I climbed up there, thinking, “I can figure this out,” and discovered that I couldn’t tell if there were eggs inside, only infer, and what’s more, the crud built up on the vent was on the inside of the grate, so as I scraped/poked it off, it basically got sucked inside (yeah, I got yelled at on that one for not using the vacuum–lord only knows how I would’ve got the vacuum up there).

What does this have to do with libraries and digital tools, you ask? Well, quite simply, I just didn’t know how to handle it. This is how I feel about Twitter right now. Like the bird’s nest, I’ve had a presence there for awhile now. I actually have two accounts: @hennebe was created years ago when I thought Twitter would be used like status messages on facebook, just more succinct–and purely social; I created @MisGenes (if you speak Spanish, this “handle” is how I’m known among my Latino students–it’s a double-entendre and completely hilarious to me) for my teaching and then never did anything with it.

That brings up my first dilemma: What do I do about two accounts? I like both handles. I’ve used hennebe around the internet a lot, so it’s got that going for it, consistency-wise. That account is also more established with real-live connections I have with people I know, but who really have nothing to do with my professional life. I feel a little weird about moving on and tweeting about Library and possibly ESL stuff when this network of followers I have could care less. As for MisGenes, if I use it, I wouldn’t want to ditch the first established Twitter network I built, but really, who wants two accounts?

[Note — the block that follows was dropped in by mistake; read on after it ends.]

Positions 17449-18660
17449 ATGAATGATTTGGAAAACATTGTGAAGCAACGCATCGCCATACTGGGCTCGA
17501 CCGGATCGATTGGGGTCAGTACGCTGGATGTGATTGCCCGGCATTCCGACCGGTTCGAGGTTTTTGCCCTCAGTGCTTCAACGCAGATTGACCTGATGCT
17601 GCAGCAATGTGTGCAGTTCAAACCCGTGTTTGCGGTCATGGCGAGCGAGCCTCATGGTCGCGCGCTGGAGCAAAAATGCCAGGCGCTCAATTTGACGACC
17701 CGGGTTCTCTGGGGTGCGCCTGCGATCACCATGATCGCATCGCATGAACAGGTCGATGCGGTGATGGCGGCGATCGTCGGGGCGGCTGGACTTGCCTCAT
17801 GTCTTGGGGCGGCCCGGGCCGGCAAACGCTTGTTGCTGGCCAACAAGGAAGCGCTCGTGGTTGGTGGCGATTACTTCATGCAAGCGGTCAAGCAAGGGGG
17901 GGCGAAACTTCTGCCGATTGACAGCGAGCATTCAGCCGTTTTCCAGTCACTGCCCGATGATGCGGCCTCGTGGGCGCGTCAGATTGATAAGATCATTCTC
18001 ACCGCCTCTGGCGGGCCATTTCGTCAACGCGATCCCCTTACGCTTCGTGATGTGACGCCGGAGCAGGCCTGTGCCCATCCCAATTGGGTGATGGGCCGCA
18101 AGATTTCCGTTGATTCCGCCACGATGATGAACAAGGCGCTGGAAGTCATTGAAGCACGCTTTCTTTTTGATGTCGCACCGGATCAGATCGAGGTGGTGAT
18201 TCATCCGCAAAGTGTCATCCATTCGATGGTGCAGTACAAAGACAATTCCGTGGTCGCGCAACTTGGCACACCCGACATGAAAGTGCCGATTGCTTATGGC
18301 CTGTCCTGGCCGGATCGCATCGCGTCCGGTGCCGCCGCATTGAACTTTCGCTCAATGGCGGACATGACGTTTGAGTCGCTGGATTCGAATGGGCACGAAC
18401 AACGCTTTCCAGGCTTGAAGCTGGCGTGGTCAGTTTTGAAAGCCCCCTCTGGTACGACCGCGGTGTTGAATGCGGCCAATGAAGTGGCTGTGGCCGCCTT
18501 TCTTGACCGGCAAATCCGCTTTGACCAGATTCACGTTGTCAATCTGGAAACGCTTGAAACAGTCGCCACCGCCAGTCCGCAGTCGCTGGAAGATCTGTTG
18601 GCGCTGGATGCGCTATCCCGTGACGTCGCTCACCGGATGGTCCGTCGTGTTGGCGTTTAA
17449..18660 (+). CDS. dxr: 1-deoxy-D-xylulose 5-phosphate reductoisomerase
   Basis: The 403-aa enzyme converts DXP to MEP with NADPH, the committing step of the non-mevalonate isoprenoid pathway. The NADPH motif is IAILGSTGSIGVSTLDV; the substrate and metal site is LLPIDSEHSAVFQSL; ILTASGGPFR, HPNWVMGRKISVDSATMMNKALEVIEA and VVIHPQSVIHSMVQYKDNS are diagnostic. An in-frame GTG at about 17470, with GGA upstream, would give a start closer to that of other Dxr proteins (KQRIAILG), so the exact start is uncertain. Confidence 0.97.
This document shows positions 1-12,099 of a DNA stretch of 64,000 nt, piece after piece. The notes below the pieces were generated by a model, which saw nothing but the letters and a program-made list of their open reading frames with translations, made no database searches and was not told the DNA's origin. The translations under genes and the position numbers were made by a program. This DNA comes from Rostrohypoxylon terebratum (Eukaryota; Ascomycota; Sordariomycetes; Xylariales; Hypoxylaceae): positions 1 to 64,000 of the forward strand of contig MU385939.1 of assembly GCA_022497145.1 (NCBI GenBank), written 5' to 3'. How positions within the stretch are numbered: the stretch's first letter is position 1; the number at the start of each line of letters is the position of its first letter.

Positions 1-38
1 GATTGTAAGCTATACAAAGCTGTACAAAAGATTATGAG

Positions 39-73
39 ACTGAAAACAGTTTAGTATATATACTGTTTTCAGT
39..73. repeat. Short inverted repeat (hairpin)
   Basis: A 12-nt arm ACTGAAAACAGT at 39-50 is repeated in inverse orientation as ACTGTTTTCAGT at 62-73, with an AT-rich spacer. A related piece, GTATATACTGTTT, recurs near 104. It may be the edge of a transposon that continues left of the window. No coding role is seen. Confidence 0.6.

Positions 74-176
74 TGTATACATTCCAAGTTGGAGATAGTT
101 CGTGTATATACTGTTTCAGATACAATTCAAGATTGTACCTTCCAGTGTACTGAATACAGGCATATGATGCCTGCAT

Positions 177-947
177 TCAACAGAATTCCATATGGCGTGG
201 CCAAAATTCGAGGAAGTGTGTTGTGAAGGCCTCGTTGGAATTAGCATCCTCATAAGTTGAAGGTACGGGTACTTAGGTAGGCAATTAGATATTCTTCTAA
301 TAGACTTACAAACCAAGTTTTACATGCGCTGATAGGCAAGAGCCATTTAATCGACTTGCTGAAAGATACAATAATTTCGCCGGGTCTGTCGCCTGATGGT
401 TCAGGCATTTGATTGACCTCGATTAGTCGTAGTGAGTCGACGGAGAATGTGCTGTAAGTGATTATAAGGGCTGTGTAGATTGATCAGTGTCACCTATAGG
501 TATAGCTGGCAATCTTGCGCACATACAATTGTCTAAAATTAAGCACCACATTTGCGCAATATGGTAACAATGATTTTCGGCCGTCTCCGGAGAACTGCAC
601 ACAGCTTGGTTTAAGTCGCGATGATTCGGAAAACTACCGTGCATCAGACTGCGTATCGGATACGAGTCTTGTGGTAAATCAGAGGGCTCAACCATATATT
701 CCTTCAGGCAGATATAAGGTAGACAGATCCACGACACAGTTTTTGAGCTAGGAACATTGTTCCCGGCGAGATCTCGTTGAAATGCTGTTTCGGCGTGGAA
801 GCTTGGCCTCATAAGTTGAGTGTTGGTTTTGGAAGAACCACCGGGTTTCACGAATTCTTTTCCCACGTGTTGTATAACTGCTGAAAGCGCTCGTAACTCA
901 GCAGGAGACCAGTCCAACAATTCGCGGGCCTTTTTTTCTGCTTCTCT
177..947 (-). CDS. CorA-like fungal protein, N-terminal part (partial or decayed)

Basically, I can’t decide if I want to mix my professional and personal. I don’t know if I want to clutter my personal stuff with a zillion tweets by a professional LIS community and have to “shut the window” like I do with the neighborhood birds. Some people tweet 30 tweets a day (or so) and I may only be interested in one of those tweets here and there.

Then again, as Clay Shirky points out in Here Comes Everybody, even if I think the personal stuff is “among friends,” it’s really not, it’s out there and it just depends who’s listening.

The other problem is that I have simply never found a way to make Twitter work for me. I read what Donna Ekart says in her 2011 article, “Making Twitter work for you” (Computers in Libraries, 31(4). 34-35), and I think yeah, if I used hashtags more and did better searches, I could really take her advice. And then I get to Twitter, and I choke. I don’t know what hashtags to write or search for. And searching, yeah, who knows. I’ve been trying out HootSuiteTweetdeck and Seesmic and I almost feel worse.

Truthfully, I buy in to the value of the LIS Professional Commons. Kyle M. L. Jones and Michael Stephens sold me on it in ” The LIS professional commons and the online networked practitioner” in Defending professionalism: A resource for librarians, information specialists, knowledge managers, and archivists (pp. 151-161). When I am finally at the point where I can become a professional librarian, I want to be all of those things that they describe: connected and engaged, knowledgeable, skillful and innovated, full of potential for leadership. Michael Stephens says in his article, “Beyond the walled garden: LIS students in an era of participatory culture”: